Virtual Reality Interventions’ Effects on Functional Outcomes for Children with Neurodevelopmental Disorders

INTRODUCTION

Interventions based on virtual reality (VR) have greatly increased over the last decades, and these interventions employ key elements of this approach to enable gains in people’s health and functionality. VR is characterized as a technology resource that allows a dynamic form of human-machine interaction through several types of scenarios designed by a sophisticated computer apparatus, simulating, in most cases, a real-word context (Schultheis and Rizzo 2001).

VR resources are commonly characterized as immersive or non-immersive according to the level of immersion provided by the apparatus and the level of immersion is determined by how effectively the technology creates a perception of reality, supporting sensorimotor demands (O'Regan and Noe 2001). The differences between immersive and non-immersive VR resources can also be determined by characterizing the spatial presence of the user (Ventura et al. 2019). Finally, the closer the apparatus gets the user to the perception of real-life scenarios, the more immersive the technology is.

However, equipment based on immersive VR resources is very expensive, which might make it unfeasible for many intervention settings as well as the effectiveness of interventions based on VR is related more to the engagement than to the degree of immersion afforded by the VR apparatus (O’Brien and Toms 2008). Therefore, non-immersive VR seems to be a promising rehabilitation option for some patients, including pediatric ones (Deutsch et al. 2008). Rehabilitation using VR technology is built on distinctive advantages not observed in many traditional approaches (Palacios-Navarro et al. 2016), particularly with children (Snider et al. 2010).

Among the advantages observed with VR technology are the augmentative feedback of the action required (Wang and Reid 2011); the more controlled and safe environment provided; and the increased control of the duration, frequency, and intensity of the movements performed during the rehabilitation session (Jack et al. 2001). Taken together, all these factors enable more flexibility within rehabilitation sessions, which might optimize the possibilities of transferring the skills learned during intervention sessions to the real world (Rizzo and Galen Buckwaiter 1997).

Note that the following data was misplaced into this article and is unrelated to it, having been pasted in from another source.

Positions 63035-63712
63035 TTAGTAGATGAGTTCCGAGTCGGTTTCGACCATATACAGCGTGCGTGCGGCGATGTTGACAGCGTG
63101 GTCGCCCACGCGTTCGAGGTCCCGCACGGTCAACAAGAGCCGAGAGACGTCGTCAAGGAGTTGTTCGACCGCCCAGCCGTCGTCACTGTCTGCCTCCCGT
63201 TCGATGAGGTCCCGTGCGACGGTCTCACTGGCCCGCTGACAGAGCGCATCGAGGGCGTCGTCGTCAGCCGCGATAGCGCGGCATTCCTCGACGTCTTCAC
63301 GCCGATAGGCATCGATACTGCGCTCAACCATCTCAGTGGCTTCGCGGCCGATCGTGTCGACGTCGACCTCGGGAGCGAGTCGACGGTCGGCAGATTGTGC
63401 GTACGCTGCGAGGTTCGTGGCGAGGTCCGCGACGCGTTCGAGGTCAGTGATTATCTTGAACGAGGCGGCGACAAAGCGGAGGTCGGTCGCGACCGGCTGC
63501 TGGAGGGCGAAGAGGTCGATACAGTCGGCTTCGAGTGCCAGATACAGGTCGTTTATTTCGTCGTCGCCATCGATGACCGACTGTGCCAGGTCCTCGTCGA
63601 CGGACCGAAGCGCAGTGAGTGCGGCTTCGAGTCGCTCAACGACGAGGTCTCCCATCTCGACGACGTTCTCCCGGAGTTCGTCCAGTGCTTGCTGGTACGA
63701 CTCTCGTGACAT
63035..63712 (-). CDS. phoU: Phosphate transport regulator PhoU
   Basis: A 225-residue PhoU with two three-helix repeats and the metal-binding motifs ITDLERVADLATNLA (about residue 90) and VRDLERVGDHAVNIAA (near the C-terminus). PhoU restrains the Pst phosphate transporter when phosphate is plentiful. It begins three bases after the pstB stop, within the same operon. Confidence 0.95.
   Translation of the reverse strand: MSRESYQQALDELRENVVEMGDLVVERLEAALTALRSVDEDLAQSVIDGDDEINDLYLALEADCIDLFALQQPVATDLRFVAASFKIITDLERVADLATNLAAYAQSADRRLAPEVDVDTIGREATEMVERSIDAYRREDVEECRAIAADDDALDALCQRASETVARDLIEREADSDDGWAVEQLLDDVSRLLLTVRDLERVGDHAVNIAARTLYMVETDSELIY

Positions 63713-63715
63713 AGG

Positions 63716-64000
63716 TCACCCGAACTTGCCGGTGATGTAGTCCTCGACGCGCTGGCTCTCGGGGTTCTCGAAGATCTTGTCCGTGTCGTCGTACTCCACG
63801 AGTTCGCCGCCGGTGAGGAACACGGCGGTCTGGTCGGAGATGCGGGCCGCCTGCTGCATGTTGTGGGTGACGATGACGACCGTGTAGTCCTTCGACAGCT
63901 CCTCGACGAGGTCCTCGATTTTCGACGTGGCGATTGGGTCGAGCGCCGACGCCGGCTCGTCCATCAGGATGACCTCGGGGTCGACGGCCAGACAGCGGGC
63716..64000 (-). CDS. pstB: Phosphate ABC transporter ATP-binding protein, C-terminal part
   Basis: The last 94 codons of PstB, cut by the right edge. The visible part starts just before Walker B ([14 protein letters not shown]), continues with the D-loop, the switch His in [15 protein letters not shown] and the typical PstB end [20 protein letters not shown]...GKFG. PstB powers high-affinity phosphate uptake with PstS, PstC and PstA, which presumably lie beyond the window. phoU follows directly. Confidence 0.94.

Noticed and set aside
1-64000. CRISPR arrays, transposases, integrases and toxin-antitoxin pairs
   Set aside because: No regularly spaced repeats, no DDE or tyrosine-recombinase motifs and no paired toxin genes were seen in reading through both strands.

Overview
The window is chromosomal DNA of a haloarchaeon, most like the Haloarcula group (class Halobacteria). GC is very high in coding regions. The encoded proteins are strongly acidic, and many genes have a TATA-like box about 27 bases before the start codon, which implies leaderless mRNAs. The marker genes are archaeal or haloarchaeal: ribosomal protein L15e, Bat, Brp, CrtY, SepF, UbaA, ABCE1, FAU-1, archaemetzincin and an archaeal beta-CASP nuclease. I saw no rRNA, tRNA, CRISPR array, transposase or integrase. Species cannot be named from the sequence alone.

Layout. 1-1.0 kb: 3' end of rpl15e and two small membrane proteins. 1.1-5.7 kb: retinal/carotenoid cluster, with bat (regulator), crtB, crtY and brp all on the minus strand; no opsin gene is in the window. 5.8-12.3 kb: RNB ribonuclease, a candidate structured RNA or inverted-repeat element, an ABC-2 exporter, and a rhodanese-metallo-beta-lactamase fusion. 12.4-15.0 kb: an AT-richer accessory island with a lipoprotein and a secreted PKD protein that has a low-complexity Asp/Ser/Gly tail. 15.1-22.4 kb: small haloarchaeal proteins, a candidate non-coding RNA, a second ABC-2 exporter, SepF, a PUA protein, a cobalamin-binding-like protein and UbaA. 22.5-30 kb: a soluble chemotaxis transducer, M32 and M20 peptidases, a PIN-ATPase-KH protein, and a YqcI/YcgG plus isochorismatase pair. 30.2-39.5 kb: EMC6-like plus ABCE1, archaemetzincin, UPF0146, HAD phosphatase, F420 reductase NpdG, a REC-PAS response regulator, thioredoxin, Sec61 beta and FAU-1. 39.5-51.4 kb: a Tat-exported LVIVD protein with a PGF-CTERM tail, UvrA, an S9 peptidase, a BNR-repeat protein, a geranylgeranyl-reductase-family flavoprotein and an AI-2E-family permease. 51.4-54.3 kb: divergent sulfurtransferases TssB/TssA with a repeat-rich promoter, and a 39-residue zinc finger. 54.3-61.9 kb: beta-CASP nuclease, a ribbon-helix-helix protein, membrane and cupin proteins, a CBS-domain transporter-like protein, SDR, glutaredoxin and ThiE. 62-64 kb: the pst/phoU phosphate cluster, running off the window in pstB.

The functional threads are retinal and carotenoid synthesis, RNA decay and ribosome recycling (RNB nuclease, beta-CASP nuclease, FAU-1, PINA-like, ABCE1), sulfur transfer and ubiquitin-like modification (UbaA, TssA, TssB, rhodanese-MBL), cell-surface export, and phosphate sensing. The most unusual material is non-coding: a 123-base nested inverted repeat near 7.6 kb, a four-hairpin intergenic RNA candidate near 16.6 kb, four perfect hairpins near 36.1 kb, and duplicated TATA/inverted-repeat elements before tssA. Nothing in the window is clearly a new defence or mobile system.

Another distinctive advantage of VR is the huge capacity to promote fun (Mouatt et al. 2019), which might be crucial for helping children maintain their motivation throughout the rehabilitation sessions, consequently children can challenge themselves within an interactive relationship between them and the machine (Lillard 1993), the targeted functional outcomes can then be reached faster and better. Given this previous contextualization, the literature has highlighted the intervention effects of VR or synonymous terms (active video games, VR games, exergames) on health and functional outcomes for children with different conditions, such as cancer (Li et al. 2011), pain and anxiety (Eijlers et al. 2019), and neurodevelopmental disorders (Hickman etal. 2017). Among these conditions, evidence about VR interventions for children with neurodevelopmental disorders has been highlighted in recent systematic reviews (Hickman et al. 2017, Ravi et al. 2017, Mesa-Gresa et al. 2018, Cavalcante Neto, de Oliveira et al. 2019), particularly because such conditions and their corresponding treatments are complex, and updates about rehabilitation approaches for this group are provided frequently.

Neurodevelopmental disorders are characterized by delays related to the central or peripheral nervous system (Golden 1987) and compose a group of the most prevalent, complex, and disabling disorders during childhood (Cardoso 2014). Additionally, the impairments associated with these conditions interfere with children’s health, self-esteem, and quality of life (Cardoso 2014) and, consequently, in their functionality over adulthood. As examples among several types of neurodevelopmental disorders, cerebral palsy (CP), developmental coordination disorder (DCD), and autism spectrum disorder share the most challenges with respect to both diagnostic processes and rehabilitation strategies, which has aroused intriguing findings in the context of VR from the sources of evidence available. Therefore, the objective of this chapter is to present an overview of the effects of VR interventions/rehabilitation on functional outcomes for children with neurodevelopmental disorders, particularly CP, DCD, and autism spectrum disorder. In order to achieve this, the results of this chapter are divided into three topics, one for each condition.

In total, seven systematic reviews were selected to help and illustrate the use of VR for children with neurodevelopmental disorders. Table 6.1 presents the main characteristics about the systematic reviews included in this study.

Broadly, the outcomes targeted for the majority of studies were related to motor function or motor skills recovery, which emphasizes that VR’s use in the rehabilitation process for children with neurodevelopmental disorders is focused primarily on their body function. Studies regarding autism spectrum disorder are the exception, since the one review retrieved about this primarily focused on behavioral outcomes. However, it did not neglect the role of motor function for these children.

 
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